Home Missions Education Education News The reciprocating effects of respect and gratitude

The reciprocating effects of respect and gratitude

Sunday, 10 September 2017 15:3 PM | ARTICLE BY | Erin Uy
Once the reflection activity is over, a scholar volunteers and shares their answer on how important respect is to their family as well as to their peers and equals in school as guest speaker Lineth Brondial listens and fellow scholars pay attention.【Photo by Erin Uy】

Story Highlights

  • September’s humanity lessons focused on respect and gratitude, which are two traits an individual should always have no matter where they go.

On September 10, high school Tzu Chi scholars gathered at Jing Si (Still Thoughts) Hall for their monthly Humanity Class. Every second Sunday of the month, these classes aim to impart important life lessons to the participants.

For this month, the lessons focus on respect and gratitude. Respect shows the relationship one has with the other and always responds in kind. Gratitude, on the other hand, can be expressed in various ways, as long as the appreciation for one’s actions is genuine.

Former Tzu Chi staff Lineth Brondial, the guest speaker for the class, speaks about the importance of respect and gratitude in daily life. She touches on important points such as the willingness to ‘pay it forward’ without expecting anything in return and that gratitude and respect towards others is just as important as for one’s self.

“The way you were raised by your family will reflect in your own personality, as well as your interactions with other people. That’s why it is very important to always practice respect and gratitude, starting from your parents to your fellow classmates in school, to your friends, teachers, as well as other people you meet every day,” says Brondial.

Before the end of the class, the scholars made small plush butterflies out of hand towels and rubber bands. Parents from the parents’ class joined the students in making bears from hand towels. The plush toys will be sold at the upcoming Fiesta Verde exhibit on October 14 and 15. Proceeds will go to fund Tzu Chi’s Mission of Education.

Paying it forward

Several scholars were invited to share their experiences of helping others after being helped. For Grade-9 student Michaella Cataluña, she believes that respect defines how an individual is raised by his or her parents. Showing gratitude, even for the smallest of things, is important even if one doesn’t know the other person.

In one account, she recalls how a woman helped her hurry home after getting word that her house in Parola Compound was on fire. This simple act became a saving grace for her sister who was alone at home at the time. Despite the house being razed to the ground, everyone in the family survived.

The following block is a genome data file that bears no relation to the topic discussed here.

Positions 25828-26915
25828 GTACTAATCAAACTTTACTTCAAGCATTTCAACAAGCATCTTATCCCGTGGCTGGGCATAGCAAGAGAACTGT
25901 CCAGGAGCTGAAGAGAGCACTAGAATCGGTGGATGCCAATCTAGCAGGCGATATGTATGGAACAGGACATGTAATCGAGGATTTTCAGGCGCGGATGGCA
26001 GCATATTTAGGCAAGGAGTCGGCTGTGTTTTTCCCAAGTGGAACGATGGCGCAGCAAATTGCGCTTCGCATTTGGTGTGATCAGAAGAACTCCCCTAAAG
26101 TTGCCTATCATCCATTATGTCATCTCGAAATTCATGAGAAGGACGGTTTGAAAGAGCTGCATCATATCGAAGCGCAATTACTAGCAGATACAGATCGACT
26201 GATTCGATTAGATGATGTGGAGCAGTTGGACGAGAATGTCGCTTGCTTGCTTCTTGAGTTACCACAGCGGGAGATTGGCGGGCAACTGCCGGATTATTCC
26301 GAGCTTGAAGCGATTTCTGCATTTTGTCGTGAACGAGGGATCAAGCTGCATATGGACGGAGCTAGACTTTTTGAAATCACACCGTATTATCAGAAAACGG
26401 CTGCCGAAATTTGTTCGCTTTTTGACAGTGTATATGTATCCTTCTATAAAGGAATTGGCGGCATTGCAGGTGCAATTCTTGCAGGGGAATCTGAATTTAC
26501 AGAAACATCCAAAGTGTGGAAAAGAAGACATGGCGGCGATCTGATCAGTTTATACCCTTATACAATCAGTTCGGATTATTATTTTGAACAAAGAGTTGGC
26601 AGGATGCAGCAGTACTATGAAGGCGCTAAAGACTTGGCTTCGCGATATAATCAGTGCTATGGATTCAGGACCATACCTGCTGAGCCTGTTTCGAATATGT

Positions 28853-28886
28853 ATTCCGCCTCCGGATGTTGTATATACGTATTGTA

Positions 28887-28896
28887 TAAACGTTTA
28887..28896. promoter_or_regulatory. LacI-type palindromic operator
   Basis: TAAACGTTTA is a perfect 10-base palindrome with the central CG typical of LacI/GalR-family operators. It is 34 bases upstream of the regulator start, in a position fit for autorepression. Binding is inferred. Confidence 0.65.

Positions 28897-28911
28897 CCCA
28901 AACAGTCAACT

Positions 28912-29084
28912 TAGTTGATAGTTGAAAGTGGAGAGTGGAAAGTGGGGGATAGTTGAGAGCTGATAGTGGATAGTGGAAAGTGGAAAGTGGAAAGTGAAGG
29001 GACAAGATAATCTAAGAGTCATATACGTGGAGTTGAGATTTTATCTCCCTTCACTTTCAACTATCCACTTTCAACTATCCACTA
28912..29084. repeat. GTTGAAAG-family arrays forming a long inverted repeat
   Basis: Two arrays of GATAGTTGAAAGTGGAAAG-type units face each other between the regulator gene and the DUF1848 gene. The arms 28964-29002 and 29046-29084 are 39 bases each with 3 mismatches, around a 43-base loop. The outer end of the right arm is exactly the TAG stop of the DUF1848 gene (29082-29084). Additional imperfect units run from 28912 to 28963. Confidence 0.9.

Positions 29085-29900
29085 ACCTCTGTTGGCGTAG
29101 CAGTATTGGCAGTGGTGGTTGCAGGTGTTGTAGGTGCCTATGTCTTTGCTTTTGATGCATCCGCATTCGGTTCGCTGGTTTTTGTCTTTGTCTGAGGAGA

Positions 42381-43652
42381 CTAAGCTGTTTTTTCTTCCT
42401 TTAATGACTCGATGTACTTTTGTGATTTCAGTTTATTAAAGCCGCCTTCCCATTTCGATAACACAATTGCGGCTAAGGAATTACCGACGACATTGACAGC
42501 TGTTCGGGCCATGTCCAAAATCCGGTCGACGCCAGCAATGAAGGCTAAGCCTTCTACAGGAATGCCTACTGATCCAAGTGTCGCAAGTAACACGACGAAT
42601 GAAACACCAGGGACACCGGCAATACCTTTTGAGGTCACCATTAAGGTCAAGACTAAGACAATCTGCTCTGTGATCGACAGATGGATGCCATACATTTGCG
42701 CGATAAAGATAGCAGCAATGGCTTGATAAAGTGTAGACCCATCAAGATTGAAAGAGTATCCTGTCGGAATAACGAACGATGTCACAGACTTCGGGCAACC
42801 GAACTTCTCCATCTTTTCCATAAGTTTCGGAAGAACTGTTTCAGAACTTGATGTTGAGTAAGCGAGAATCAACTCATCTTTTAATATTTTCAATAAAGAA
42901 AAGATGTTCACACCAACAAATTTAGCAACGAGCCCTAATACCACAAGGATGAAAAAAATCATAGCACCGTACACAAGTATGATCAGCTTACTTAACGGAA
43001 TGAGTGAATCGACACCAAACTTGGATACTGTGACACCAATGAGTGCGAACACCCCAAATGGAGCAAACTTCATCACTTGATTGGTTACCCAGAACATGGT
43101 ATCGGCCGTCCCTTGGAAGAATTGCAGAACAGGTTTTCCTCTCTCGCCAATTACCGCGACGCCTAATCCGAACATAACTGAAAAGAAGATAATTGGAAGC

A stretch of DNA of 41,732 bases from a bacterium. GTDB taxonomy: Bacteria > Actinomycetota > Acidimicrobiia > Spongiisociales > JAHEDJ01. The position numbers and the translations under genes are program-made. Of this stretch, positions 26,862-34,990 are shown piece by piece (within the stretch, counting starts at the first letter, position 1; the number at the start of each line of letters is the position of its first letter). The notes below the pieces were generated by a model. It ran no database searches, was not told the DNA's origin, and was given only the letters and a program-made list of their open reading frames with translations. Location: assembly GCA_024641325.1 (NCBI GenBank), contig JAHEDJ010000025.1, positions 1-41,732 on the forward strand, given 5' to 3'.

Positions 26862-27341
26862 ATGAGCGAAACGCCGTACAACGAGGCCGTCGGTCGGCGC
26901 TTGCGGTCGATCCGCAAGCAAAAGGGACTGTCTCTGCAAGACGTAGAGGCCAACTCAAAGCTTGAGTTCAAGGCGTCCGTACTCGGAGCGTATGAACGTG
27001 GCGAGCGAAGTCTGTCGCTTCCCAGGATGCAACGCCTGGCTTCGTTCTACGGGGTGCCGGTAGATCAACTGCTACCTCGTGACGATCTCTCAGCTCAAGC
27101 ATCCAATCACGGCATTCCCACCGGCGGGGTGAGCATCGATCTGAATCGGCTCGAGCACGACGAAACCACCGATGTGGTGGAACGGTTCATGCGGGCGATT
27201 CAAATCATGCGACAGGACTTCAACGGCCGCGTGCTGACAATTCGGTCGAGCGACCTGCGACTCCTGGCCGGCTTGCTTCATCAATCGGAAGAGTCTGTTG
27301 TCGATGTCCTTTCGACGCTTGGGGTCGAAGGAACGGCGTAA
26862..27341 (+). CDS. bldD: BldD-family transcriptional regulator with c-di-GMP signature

In another account, she recounts a young man who can’t make get home after losing his wallet. She and her younger sister gave him what little money they had to help him get home.

“You should show your gratitude, even if it’s just for the little things that you do. You should express your appreciation, especially to people who helped you out and those you helped,” Cataluña shares.

On the other hand, Grade-10 student Juvert Funtaniel of San Mateo, Rizal shares that it is important to show respect to one’s parents. The same goes to teachers, classmates, and everyone one comes across. Being thankful, he adds, is also important regardless of circumstances.

“We should show our parents the highest level of respect and gratitude, because they are the ones who brought us into this world. Even if it’s just a simple gesture like a kiss, or a hug after coming home from school, it’s important that we, as children, show our parents that we are thankful for them, because they serve as our guides, and our pillars, as we grow up into successful individuals,” he shares.

Doing good, feeling good

For Grade-10 student Yessamine Barbero, her experiences are tied to her faith. Attending the local Bible study group in Marikina, she has picked up the importance of making the most out of a person’s life. In fact, one of the Ten Commandments of the Christian faith involves honoring one’s parents, the primary source of a child’s wisdom.

“We should do more good than evil. If you have doubts on doing good deeds, then you’ll feel guilty and your conscience will weigh down on you with regrets. It’s better to help people out now rather than waiting for someone to help and then you’d do good just because you saw someone else doing it,” she says.

She adds that respect and gratitude go hand-in-hand.

“If you can express your gratitude, then it also shows that you have that much respect (to the person who helped you) as well, because these two are tied together. One should always do good deeds, no matter how big or small they are, without being made to do so—or even expecting anything in return,” Barbero adds.

Respect and gratitude are reciprocal. Any form of help toward others is sure to manifest in kind one way or another. Regardless of affinity, everyone should be treated with respect and gratitude.

Last Updated: Sunday, 10 September 2017 15:3 PM

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